We know that the equilibrium level of income is determined at the point where aggregate demand (AD) equals the level of output (Y). Let us assume that the level of output is at the maximum possible level or potential level which is achieved by full utilization of the resources of the economy. This means that the economy output will not increase beyond the potential level. We also know that an increase in AD through an increase in investment, brings about an increase in income or output due to the working of the multiplier. Now think of a situation in which the economy is already operating at its potential level of output and there is an increase in investment at that level. What will happen? Will the level of output increase further?
The answer is that the economy’s output will not increase. However, due to an increase in investment, which is a type of fixed or autonomous expenditure, the aggregate demand (AD) will increase and exceed the level of potential output. Such a situation is called excess demand in the country.
So, excess demand refers to the situation when aggregate demand exceeds the potential level of output in the economy.
The result of excess demand is inflation in the economy.
Diagrammatically excess demand is created when the AD line shifts upwards at the level of equilibrium as shown in the diagram below.
In the diagram, it is shown that the equilibrium position is at point E, where aggregate demand line AD1 meets the 45° line. Let the economy be at equilibrium level of income. Now let aggregate demand increase from AD1 to AD2 due to an increase in fixed investment or consumption. As a result, a gap to the extent of DE is created which is the difference between the new and old aggregate demand. Here the income is not increasing beyond Y0 after an increase in AD. So the gap DE is the measure of excess demand in the economy. This gap is also called the inflationary gap.
Remedy for Excess Demand
The aggregate demand may be decreased by taking recourse to fiscal policy, monetary policy, or both.
i. Fiscal Policy Measures
Excess demand can be reduced by
- decreasing the level of government expenditure
- by increasing the amount of taxes.
If the government expenditure is decreased by an amount equal to the inflationary gap, it will restore the economy to the full-employment equilibrium.
ii. Monetary Policy Measures
The following are the instruments of monetary policy.
- Bank rate: The Central Bank (RBI) can increase the Bank rate to cure inflation.
- Open market operation: Open market operation refers to buying and selling of securities by the central bank. During inflation (excess demand situation) the central bank sells government securities to commercial banks in return for money. As a result money supply in the economy falls causing prices to fall.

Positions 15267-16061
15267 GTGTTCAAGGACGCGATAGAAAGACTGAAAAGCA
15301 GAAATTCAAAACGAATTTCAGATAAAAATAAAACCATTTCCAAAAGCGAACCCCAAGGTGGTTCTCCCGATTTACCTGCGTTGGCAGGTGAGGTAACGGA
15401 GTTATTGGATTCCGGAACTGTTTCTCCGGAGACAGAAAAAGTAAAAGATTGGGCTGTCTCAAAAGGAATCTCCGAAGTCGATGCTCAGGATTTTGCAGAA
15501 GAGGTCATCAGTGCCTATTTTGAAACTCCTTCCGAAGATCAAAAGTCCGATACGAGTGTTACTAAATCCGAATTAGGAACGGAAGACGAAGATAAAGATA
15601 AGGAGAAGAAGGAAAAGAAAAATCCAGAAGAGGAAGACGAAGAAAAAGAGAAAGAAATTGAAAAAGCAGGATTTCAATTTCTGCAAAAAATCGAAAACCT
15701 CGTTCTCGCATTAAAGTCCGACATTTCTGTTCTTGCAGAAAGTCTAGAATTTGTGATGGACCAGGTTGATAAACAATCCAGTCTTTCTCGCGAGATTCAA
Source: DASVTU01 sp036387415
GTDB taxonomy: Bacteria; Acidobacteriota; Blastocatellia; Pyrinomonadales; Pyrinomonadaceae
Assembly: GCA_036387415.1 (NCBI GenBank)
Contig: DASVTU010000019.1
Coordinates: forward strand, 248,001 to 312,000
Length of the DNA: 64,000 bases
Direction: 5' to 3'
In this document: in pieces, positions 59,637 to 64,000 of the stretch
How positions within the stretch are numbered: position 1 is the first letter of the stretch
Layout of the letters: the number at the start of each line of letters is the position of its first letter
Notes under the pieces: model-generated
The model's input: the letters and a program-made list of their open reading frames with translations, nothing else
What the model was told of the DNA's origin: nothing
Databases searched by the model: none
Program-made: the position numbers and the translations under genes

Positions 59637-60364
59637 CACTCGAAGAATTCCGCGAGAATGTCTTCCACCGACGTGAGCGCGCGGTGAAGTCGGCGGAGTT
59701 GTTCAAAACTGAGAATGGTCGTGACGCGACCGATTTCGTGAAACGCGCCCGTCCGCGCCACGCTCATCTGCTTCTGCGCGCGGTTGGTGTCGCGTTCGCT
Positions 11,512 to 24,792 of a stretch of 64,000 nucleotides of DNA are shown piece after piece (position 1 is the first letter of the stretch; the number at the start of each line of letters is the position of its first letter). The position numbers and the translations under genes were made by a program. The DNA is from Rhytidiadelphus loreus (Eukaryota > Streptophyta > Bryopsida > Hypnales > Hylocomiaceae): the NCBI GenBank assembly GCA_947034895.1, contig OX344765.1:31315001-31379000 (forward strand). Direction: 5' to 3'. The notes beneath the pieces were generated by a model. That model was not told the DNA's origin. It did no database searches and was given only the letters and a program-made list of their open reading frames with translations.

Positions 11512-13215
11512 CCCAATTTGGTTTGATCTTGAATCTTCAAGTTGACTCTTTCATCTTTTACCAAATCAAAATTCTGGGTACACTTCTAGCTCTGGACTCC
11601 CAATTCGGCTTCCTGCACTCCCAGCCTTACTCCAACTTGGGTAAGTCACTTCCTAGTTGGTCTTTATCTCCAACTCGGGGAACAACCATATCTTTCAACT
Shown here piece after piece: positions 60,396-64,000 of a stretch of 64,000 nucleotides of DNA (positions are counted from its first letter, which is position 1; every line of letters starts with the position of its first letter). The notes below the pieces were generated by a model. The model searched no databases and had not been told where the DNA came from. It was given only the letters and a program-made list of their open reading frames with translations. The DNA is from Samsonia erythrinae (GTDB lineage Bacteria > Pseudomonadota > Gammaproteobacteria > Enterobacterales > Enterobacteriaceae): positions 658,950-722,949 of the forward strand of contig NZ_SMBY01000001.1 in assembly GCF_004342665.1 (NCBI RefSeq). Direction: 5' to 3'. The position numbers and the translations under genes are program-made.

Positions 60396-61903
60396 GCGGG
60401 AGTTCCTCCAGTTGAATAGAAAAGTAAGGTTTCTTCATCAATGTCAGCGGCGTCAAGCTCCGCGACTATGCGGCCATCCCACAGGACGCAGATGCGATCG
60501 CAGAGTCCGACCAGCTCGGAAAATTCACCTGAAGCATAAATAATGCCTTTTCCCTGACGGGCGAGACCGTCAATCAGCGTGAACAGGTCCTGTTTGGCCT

- Cash reserve ratio: To control excess demand, the central bank will increase the cash reserve ratio.
Deficiency in demand is exactly the opposite of excess demand situation. When the economy is at its potential level and there is a fall in aggregate demand due to a fall in autonomous consumption or investment, then it is called a deficient demand. In this situation, the output level seems to be in surplus in the market and people do not demand it thus putting pressure on the price level to fall in order to balance the demand and supply forces. This creates deflationary pressure in the economy where deflation implies a fall in the prices of goods and services.
Diagrammatically, deficiency in demand is shown by the fall in the AD line at the level of potential output as shown below in the diagram.
In the diagram, equilibrium income is determined at point E where the original aggregate demand, AD1 cuts the 45° line. The corresponding income at Y0 is the potential level. Now at this level, AD1 falls to AD2 creating a gap EF without any fall in output. EF is the measure of deficient demand. This gap is also called the deflationary gap.
Remedy for Deficient Demand
The aggregate demand may be increased by taking recourse to fiscal policy, monetary policy, or both.
i. Fiscal Policy Measures
Deficient demand can be increased by
- increasing the level of government expenditure
- by decreasing the amount of taxes.
If the government expenditure is increased by an amount equal to the deflationary gap, it will restore the economy to the full-employment equilibrium.
ii. Monetary Policy Measures
The following are the instruments of monetary policy.
- Bank rate: The Central Bank (RBI) can decrease the Bank rate to cure deflation.
- Open market operation: Open market operation refers to buying and selling of securities by the central bank. During inflation (excess demand situation) the central bank buys government securities from commercial banks. As a result money supply in the economy increases causing prices to rise.
- Cash reserve ratio: To control deficient demand, the central bank will decrease the cash reserve ratio.
Involuntary unemployment: Involuntary unemployment occurs when those who are able and willing to work at the going wage rate do not get work. It is distinguished from Voluntary unemployment which refers to the part of the population which is able to work but voluntarily prefers not to work.
Full Employment: When the entire labor force of the country is in employment, it is called full employment. The labor force comprises people who are able to work and willing to work.